“George Orwell - Writer and Parent”

Talk by Richard Blair, George Orwell's adopted son.
On Tuesday 9th October 2018

It was an astonishing and delightful surprise to learn that Richard Blair, Orwell’s adopted son, lives just a few miles outside Leamington, at Long Itchington.  It was almost equally surprising to learn from Richard that although there is a George Orwell Society and a George Orwell Foundation, these were set up as recently as 2007 and 2009, nearly 60 years after Orwell’s death.  It was good to hear that Richard is at the centre of these important institutions keeping Orwell’s vitally important and enduring political and literary legacy alive.  His talk attracted the biggest audience to a Leamington Literary Society meeting in living memory – at least 100 crowded into the St Peters Hall to hear him speak.

Though he died very early at just 46, Orwell packed more into his life than most ordinary mortals can only dream of.  Richard gave us a fascinating description of it, from his birth and early years onwards.

Born in Bengal (his father was Sub Deputy Opium Agent, 4th Grade) he subsequently spent his childhood in England, first in Suffolk, then via a scholarship, at Eton.  After school he joined the Indian Civil Service, and it was there that he became politically aware, seeing at first hand what the ruling British Empire entailed, particularly in its treatment of the native population.  His experience was put to use in his first novel, “Burmese Days” and also, perhaps more grippingly, in one of his essays.  This was a major change in Orwell’s life, leading directly to his becoming a lifelong socialist and major literary figure.  Back in England, he deliberately put himself through the horrors of destitution, before chronicling them in “Down and Out in Paris and London” and later, in 1936, “Road to Wigan Pier”, commissioned by Victor Gollancz.
 
1936 also saw his marriage to Eileen O’Shaunessy.  She remained a rock in his life, even following him during his participation in the Spanish Civil War. Richard gave a graphic account of his few months there, where he almost lost his life.  A bullet through his neck miraculously missed his main artery and gullet.  Returning to England, he joined the BBC, which saw him become the  finest political essayist of his generation. However, his health was already failing, and very sadly he also lost Eileen to cancer in 1945. The year before, Richard was born, and adopted by the Orwells.  According to Richard, Orwell was a wonderful father, and here his account became both very personal and insightful, as he described his years on the Isle of Jura, where Orwell lived from 1946 to 1948, courtesy of David Astor.  This is where he wrote “1984”, for which, together with “Animal Farm” (an odd omission from Richard’s talk) he will be forever remembered.  Richard gave a graphic description of a near drowning when out on a boat.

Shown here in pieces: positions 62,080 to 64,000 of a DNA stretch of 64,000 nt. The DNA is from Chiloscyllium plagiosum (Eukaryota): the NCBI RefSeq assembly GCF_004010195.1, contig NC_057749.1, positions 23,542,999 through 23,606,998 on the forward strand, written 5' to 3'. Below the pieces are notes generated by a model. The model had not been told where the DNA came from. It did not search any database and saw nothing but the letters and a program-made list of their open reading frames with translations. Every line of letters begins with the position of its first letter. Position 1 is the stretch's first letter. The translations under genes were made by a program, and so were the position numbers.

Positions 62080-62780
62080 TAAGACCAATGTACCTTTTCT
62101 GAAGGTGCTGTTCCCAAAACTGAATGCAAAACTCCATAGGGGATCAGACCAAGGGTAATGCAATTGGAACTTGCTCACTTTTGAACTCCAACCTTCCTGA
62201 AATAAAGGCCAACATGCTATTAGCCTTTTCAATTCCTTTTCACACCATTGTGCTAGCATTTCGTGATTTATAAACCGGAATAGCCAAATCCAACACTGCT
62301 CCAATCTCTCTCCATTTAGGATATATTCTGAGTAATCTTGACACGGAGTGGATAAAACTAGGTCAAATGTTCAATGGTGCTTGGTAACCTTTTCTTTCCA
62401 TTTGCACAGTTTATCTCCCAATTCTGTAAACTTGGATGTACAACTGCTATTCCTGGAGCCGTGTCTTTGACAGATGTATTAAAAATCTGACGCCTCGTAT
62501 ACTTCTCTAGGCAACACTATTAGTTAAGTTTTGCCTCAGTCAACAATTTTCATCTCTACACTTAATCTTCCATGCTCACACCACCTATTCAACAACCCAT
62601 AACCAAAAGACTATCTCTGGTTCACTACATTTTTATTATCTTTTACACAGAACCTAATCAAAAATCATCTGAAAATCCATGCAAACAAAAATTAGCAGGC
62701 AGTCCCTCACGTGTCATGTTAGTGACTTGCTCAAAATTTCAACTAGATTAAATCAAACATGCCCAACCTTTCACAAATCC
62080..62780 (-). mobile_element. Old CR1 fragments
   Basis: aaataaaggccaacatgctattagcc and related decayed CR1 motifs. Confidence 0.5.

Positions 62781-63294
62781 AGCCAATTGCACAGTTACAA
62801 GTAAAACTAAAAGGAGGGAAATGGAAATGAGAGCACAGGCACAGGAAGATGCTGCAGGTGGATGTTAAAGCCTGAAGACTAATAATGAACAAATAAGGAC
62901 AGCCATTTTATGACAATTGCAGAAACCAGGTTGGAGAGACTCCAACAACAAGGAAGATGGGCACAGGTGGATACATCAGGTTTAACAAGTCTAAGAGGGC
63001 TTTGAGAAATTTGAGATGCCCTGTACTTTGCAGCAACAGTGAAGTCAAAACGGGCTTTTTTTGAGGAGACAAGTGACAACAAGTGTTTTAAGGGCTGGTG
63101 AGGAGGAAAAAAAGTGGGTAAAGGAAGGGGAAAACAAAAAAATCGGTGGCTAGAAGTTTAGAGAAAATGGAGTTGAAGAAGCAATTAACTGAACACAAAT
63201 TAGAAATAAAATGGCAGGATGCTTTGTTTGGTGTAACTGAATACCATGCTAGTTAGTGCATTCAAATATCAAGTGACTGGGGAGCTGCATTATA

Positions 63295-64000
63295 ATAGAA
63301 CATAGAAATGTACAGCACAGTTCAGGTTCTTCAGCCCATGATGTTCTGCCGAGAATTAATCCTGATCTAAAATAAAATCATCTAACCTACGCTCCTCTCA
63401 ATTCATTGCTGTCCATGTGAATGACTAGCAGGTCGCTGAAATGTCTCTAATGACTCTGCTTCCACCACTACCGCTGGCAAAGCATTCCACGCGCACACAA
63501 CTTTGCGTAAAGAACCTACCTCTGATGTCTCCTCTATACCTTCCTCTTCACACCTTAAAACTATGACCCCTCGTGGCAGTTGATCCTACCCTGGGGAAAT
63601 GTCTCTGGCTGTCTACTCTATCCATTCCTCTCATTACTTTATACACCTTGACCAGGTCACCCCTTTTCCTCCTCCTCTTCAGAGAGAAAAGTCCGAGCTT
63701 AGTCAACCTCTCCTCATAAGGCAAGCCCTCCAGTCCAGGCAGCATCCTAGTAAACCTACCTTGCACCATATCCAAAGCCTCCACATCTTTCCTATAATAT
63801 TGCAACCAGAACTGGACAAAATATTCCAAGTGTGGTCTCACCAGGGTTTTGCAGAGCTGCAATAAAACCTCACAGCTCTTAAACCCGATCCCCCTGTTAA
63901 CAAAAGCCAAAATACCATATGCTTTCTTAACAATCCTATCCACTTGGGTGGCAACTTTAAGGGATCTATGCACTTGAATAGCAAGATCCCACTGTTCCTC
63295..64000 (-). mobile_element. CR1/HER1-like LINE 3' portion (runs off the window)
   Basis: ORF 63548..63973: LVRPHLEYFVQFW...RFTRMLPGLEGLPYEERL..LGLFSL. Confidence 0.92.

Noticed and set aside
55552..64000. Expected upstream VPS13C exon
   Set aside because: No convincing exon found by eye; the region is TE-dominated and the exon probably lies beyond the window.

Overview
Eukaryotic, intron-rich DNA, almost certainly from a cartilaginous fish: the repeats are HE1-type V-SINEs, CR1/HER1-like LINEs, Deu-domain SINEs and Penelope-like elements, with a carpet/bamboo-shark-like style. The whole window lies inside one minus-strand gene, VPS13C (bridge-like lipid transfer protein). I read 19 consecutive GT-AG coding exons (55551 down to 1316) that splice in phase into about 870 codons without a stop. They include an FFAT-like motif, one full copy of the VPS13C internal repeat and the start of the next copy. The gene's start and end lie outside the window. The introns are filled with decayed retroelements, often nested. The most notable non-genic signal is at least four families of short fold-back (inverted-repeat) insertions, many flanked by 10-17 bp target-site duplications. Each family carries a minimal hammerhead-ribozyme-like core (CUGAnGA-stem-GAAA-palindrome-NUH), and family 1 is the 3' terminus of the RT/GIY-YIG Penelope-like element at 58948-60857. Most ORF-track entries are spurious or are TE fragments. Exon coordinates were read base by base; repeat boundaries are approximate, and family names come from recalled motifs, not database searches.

Orwell died in January 1950, finally succumbing to TB, which the new drug Streptomycin sadly failed to cure.  Shortly before his death he married Sonia Brownell, who became his literary executor and responsible for later publishing his huge output of essays, which stand as testament not just to his profound political and literary legacy but also to his enduring influence.

Richard’s talk unsurprisingly drew a large number of questions from the record audience.  We came away with a fresh appreciation of Orwell’s extraordinary life and work, but also with a new insight to Orwell’s humanity as a loving father. (A delightful photo of Orwell with Richard on his knee appears on the front cover of D.J. Taylor’s definitive “Orwell: the Life” published in 2003.) Richard’s very full account unfortunately left little opportunity to discuss Orwell’s continued relevance to today’s highly polarised world, where aspects of the nightmare vision of “1984”s  are being realised.  The Ministry of Truth (i.e. lies) precisely prefigures the Trump era, where “alternative facts” are set against objective facts (and frighteningly believed), and impartial reporting is dismissed as “fake news”, with the media vilified as “enemies of the people”. All of us who fear where the present political climate is leading would do well to go back and read the words of the real seeker after truth that Orwell was.

Barry West

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